Fined solicitor who ignored judges’ warnings fails with appeal

Nick Lavender

Lavender: Solicitor showed no insight into misconduct

The High Court has rejected an appeal by a solicitor who “facilitated” immigration claims which were an abuse of process and “effectively ignored” judges’ warnings to change his behaviour.

Mr Justice Lavender said Malik Mohammed Nazeer had shown no insight into the misconduct which resulted in him being fined £20,000 by the Solicitors Disciplinary Tribunal (SDT) and having conditions imposed on his practising certificate.

Lavender J said this was not a case in which a solicitor had been found guilty of misconduct “merely because he is a partner in a firm where misconduct has taken place”.

He went on: “The appellant was not only a director of Malik & Malik, he was the COLP, with the duties imposed on a COLP, and the firm had received repeated warnings from the court which required him to act, but which he effectively ignored.

“The tribunal was entitled to conclude that his failure to do anything in those circumstances facilitated claims which were an abuse of the process of the court.”

Lavender J said: “It is by now well known that the process of this court is open to abuse in immigration cases if applications for judicial review are made which have no merit, but which are brought solely for the purpose of delaying the removal of an individual from the United Kingdom.

“The courts have repeatedly warned solicitors of their responsibilities in this regard.”

The court heard in Nazeer v SRA [2019] EWHC 37 (Admin) that Mr Nazeer – born in 1964 and admitted in 1997 – practised with his brother, Malik Mohammed Saleem, as partners and later directors of Malik & Malik.

Lavender J said Malik & Malik was first criticised by a judge, Lord Justice Buxton, for the conduct of an immigration case in 2007.

It then appeared before the court three times in the next seven years under the Hamid procedure, in which solicitors who make “totally without merit” applications are required to attend court.

On the third occasion, Sir Brian Leveson, president of the Queen’s Bench Division, said: “It is almost inconceivable that Malik & Malik will survive a further referral to a Hamid court.”

Lavender J said the Home Office informed the Solicitors Regulation Authority (SRA) that, between April 2014 and July 2015, Malik & Malik submitted 35 cases certified as “totally without merit”.

At a tribunal hearing in February this year, Mr Nazeer and his brother Mr Saleem faced six common allegations.

The SDT upheld the first allegation, that both brothers “facilitated judicial review claims” where they knew or should have known that they were not properly arguable and the “true purpose was to thwart and/or delay lawful removal and/or procure release from lawful detention”.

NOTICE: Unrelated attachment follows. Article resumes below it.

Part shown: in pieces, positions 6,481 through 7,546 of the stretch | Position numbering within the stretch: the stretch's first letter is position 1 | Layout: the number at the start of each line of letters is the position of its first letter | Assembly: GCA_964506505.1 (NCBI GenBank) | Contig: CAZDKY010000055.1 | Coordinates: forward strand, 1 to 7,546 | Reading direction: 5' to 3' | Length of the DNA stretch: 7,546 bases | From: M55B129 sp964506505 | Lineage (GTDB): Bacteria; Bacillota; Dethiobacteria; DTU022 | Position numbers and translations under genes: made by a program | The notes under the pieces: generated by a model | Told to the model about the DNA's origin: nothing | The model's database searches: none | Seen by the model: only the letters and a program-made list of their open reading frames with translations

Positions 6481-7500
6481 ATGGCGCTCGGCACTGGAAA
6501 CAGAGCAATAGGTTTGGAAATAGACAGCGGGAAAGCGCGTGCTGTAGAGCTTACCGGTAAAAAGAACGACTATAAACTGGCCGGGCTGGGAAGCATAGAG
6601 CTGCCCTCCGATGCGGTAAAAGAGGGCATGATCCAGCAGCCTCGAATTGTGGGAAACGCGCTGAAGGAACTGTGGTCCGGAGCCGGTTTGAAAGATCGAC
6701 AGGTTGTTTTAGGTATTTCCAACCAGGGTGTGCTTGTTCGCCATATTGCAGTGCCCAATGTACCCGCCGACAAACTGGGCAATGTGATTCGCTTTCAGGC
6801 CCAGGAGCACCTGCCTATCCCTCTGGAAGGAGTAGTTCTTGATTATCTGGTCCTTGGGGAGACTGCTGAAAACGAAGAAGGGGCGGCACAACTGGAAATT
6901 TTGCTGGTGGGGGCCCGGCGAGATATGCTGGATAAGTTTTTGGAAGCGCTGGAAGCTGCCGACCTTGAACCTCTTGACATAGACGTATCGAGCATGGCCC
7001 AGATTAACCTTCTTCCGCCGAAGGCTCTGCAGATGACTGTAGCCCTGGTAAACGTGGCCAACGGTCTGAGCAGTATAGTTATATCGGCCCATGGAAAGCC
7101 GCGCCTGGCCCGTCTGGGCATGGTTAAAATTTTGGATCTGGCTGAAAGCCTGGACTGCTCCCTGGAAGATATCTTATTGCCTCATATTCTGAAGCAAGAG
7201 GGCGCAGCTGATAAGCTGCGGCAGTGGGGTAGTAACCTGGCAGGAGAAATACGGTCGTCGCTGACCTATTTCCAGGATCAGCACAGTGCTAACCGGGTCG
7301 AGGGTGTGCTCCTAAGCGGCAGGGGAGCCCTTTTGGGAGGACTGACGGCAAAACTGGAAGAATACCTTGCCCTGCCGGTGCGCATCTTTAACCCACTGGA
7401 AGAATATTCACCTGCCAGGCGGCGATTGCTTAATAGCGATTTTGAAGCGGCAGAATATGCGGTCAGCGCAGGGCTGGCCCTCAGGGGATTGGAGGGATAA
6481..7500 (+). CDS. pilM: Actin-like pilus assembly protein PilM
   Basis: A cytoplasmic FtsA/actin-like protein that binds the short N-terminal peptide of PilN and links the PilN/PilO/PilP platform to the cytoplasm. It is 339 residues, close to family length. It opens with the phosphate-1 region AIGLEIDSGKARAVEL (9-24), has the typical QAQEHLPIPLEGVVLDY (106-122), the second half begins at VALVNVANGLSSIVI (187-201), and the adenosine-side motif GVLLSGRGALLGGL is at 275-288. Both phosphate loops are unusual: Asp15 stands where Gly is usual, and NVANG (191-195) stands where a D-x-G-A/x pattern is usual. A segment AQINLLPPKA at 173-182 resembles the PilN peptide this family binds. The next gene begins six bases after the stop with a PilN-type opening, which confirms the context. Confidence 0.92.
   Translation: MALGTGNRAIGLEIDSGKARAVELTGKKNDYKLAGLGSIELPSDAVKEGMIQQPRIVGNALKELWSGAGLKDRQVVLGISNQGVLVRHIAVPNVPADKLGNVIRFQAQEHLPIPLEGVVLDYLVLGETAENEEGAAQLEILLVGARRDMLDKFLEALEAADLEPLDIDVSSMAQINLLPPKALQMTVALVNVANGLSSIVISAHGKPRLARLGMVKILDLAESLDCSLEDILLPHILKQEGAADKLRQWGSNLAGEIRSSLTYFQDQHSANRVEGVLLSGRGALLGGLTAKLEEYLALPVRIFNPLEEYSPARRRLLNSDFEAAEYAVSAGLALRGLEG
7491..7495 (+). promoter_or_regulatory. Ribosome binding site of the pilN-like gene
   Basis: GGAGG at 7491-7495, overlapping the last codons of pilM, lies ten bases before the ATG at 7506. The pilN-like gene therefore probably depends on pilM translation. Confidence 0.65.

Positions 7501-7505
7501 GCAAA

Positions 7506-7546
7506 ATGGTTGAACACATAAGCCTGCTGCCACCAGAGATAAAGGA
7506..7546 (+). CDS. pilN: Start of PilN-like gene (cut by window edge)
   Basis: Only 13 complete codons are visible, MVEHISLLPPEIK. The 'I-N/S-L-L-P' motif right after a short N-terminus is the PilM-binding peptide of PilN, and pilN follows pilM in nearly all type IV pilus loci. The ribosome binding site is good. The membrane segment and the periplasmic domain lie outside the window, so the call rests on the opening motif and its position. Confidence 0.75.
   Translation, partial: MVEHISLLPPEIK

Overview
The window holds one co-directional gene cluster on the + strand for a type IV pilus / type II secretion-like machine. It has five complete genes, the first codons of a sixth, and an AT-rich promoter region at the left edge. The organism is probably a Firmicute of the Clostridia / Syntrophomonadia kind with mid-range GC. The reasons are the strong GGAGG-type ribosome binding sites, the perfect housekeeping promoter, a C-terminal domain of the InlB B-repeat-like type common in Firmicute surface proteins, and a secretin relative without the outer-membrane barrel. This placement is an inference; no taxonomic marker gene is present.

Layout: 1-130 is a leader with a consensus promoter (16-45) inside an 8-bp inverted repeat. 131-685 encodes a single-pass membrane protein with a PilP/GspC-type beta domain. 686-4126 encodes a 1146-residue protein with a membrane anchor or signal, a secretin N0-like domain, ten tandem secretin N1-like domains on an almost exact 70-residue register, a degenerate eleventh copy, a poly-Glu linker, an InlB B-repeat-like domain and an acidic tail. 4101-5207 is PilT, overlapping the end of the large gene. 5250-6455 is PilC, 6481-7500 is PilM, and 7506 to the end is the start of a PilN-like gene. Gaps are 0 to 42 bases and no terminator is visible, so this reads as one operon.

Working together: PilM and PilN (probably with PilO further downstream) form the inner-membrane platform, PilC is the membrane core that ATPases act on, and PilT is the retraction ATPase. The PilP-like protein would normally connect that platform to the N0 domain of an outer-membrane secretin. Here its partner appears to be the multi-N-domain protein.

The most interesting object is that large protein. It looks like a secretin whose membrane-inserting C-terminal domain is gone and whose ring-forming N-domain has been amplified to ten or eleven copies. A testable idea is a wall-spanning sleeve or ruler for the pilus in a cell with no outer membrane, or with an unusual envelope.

A further allegation that the pair had failed to protect client files during the SRA investigation, some of which were “lost”, was also upheld. This was not challenged by Mr Nazeer.

The other four allegations involving Mr Nazeer were dismissed by the tribunal.

Mr Nazeer argued that he was “not an expert in immigration law” and could not judge which claims were totally without merit or an abuse of process.

He did not prepare the claims or supervise the solicitor who did; this was done by his brother and he “had not perceived there to be a risk that they were facilitating an abuse of litigation”.

Lavender J ruled that the tribunal was “entitled to take a very dim view” of the solicitor’s conduct.

“Not only had the firm facilitated the abuse of litigation, or abuse of process as it is more commonly known, but the appellant himself had failed to do anything to stop it, despite his responsibilities as director and as COLP and despite the warnings given [by the courts].”

Lavender J rejected Mr Nazeer’s challenge to the SDT finding, saying the solicitor was wrong to argue that it had to be proved that he had the state of mind alleged.

Instead, the judge accepted the submission of the SRA’s counsel that the basis on which the tribunal found that the solicitor had facilitated the abuse was effectively through his inadequate management of the firm.

In the alternative, Lavender J said that – despite the wording of the charge – the tribunal did not need to find that Mr Nazeer either knew or ought to have known that particular claims were totally without merit as it was not necessary in order to establish the rule breaches.

The judge also rejected challenges to the amount of the fine and the imposition of conditions on the solicitor’s practice that prevent him from working as a sole practitioner, partner in a law firm or from being a COLP or COFA.

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